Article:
I recently ran into a Ruby subtlety that I had heard of but never encountered before, regarding the use of the return keyword within blocks. Let's jump right into an example. Let's say you have an array of numbers and you want to select all the even ones. What will the following output?

def evensWithReturn(items)
  items.select do |item|
    if item.even?
      return true
    else
      return false
    end
  end
end

> evensWithReturn([1,2,3,4,5,6])
# => false

Wait, what? We're expecting to see [2, 4, 6], not false. What's going on here? Let's try it again, this time removing the return keyword from the select block.

def evensWithoutReturn(items)
  items.select do |item|
    if item.even?
      true
    else
      false
    end
  end
end

> evensWithoutReturn([1,2,3,4,5,6])
# => [2, 4, 6]

Much better. Although why was the return keyword messing things up? It turns out that this is a result of the subtle differences between Procs and lambdas in Ruby, both of which represent chunks of reusable code. For the most part, the two are identical, although one of the differences is that a Proc returns from its enclosing block/method, while a lamba simply returns from the lambda. Let's see some more examples. First, using Procs:

def procWithReturn(items)
  myProc = Proc.new do |item|
    if item.even?
      return true
    else
      return false
    end
  end

  items.select(&myProc)
end

> procWithReturn([1,2,3,4,5,6])
# => false

This is the same result as we saw with the block. Still not the result we wanted, but at least we know why. As soon as the proc gets the first item (1), it will call .even? on it and return false, and consequently return false from the entire procWithReturn method. However, it we try the same example using a lambda instead of a proc:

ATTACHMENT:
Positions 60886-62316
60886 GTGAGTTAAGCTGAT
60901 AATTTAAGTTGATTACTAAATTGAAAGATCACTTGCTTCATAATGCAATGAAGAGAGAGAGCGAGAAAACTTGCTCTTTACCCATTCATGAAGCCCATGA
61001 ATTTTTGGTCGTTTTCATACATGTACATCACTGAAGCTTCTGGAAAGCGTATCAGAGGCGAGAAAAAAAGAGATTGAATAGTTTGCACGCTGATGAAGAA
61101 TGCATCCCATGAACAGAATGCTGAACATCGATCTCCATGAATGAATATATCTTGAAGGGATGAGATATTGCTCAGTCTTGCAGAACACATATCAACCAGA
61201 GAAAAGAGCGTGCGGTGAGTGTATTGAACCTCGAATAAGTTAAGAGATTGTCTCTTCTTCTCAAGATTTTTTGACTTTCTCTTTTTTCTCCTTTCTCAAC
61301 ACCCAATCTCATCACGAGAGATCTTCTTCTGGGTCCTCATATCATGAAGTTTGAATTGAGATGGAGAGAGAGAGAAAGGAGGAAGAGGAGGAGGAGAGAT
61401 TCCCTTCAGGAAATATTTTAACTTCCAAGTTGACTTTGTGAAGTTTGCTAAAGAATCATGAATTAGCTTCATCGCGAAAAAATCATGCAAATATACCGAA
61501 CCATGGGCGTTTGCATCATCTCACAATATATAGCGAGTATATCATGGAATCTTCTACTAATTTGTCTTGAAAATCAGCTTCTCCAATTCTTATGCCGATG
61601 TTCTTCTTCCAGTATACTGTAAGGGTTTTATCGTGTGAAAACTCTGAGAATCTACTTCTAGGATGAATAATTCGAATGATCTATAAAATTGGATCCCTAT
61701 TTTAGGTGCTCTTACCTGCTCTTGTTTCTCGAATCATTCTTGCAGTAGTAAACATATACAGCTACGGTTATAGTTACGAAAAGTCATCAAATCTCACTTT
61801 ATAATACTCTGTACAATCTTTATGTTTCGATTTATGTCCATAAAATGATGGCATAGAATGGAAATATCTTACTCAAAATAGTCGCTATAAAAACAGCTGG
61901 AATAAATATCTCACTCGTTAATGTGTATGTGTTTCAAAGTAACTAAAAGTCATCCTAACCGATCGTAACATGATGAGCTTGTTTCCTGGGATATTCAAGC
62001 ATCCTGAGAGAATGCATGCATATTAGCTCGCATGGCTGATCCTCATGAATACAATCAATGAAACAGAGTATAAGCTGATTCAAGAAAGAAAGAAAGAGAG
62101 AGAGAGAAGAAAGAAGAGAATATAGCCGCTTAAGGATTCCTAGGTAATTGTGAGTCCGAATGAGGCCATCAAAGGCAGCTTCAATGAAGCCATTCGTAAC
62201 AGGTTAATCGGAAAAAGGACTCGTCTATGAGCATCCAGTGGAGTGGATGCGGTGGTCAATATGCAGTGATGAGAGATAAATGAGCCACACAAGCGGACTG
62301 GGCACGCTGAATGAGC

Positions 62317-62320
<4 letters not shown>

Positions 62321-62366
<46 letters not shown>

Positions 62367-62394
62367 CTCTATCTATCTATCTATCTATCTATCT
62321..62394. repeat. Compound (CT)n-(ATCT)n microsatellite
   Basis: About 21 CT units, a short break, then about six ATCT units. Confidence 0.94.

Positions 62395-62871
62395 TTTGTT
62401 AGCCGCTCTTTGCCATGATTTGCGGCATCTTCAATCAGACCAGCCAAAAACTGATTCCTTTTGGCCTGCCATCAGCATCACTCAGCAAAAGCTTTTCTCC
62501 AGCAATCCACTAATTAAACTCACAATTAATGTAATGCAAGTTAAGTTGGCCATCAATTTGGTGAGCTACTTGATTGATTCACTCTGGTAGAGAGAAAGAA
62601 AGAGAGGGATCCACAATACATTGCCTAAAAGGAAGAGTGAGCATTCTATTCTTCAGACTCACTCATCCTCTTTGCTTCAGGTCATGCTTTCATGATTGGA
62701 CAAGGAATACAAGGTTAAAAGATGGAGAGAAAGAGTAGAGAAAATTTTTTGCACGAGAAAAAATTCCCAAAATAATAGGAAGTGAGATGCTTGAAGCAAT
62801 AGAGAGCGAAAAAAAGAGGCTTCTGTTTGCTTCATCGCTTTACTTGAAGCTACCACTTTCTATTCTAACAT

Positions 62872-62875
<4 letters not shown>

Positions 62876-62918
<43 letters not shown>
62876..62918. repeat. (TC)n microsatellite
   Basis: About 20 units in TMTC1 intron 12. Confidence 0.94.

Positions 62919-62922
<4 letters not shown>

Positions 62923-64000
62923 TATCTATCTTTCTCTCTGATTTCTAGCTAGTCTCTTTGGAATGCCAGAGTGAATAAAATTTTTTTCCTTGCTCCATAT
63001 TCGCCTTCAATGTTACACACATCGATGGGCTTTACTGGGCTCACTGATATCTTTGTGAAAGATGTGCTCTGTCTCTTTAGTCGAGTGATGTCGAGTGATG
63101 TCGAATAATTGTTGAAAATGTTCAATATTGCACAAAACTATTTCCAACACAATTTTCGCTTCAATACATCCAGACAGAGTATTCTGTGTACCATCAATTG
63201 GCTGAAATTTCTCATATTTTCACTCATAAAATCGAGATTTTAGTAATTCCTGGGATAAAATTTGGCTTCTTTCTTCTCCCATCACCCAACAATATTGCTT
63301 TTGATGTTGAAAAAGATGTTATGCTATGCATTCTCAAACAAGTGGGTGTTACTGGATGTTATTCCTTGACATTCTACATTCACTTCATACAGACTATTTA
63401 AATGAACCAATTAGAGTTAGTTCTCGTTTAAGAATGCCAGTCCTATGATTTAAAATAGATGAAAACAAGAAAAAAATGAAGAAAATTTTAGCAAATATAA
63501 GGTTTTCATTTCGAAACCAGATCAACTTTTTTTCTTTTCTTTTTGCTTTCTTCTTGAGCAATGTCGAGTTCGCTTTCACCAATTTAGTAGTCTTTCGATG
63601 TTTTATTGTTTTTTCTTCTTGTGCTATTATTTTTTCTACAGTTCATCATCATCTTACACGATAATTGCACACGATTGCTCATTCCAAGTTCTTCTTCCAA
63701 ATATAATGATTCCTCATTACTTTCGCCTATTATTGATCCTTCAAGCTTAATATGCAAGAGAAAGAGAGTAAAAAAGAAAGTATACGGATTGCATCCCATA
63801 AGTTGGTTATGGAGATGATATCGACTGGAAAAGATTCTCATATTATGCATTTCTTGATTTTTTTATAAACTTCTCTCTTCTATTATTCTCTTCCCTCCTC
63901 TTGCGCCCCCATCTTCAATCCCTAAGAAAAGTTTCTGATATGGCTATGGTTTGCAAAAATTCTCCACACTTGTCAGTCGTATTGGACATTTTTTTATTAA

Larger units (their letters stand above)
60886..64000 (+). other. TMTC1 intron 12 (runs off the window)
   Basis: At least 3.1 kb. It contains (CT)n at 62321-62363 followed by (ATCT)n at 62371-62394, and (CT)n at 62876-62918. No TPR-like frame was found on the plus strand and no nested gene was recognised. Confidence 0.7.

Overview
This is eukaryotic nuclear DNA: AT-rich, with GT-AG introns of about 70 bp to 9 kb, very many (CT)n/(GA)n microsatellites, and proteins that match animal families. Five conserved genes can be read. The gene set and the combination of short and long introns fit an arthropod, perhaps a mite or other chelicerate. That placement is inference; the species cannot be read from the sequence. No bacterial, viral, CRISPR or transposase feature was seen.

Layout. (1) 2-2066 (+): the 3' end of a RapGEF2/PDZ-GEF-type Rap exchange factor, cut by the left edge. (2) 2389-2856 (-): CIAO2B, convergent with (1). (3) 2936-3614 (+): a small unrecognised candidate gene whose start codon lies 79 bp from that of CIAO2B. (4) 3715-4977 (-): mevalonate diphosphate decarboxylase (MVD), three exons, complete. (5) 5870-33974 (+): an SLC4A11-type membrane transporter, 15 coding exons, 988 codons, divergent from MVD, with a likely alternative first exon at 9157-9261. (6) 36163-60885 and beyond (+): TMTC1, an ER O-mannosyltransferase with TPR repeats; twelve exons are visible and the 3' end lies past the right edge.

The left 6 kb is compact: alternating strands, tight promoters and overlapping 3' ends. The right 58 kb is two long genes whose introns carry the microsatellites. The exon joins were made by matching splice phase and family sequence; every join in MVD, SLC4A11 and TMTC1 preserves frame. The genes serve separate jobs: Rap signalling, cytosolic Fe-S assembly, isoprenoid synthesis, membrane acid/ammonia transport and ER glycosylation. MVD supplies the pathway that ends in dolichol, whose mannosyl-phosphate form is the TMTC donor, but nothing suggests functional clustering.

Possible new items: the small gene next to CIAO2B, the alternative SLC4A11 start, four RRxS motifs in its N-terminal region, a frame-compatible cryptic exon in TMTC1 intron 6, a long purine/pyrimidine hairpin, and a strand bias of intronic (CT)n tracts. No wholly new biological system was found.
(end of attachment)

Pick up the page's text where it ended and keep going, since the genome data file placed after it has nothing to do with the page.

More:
def lambdaWithReturn(items)
  myLambda = lambda do |item|
    if item.even?
      return true
    else
      return false
    end
  end

  items.select(&myLambda)
end

> lambdaWithReturn([1,2,3,4,5,6])
# => [2, 4, 6]

Success! Here, the lambda returns values to the select block, but doesn't exit the enclosing method. For completeness, the other difference between Procs and lambdas is that lambdas enforce arity, meaning it will throw an ArgumentError if you don't pass the number of arguments it specifies.

For the record, this example is fairly contrived for illustrative purposes - before you jump down my throat, I know that you can do

[1,2,3,4,5,6].select(&:even?)

I hope this clarifies some of the subtleties between procs and lambdas. For interested readers, I recommend this excellent blog post which goes into further detail.

Tags: ruby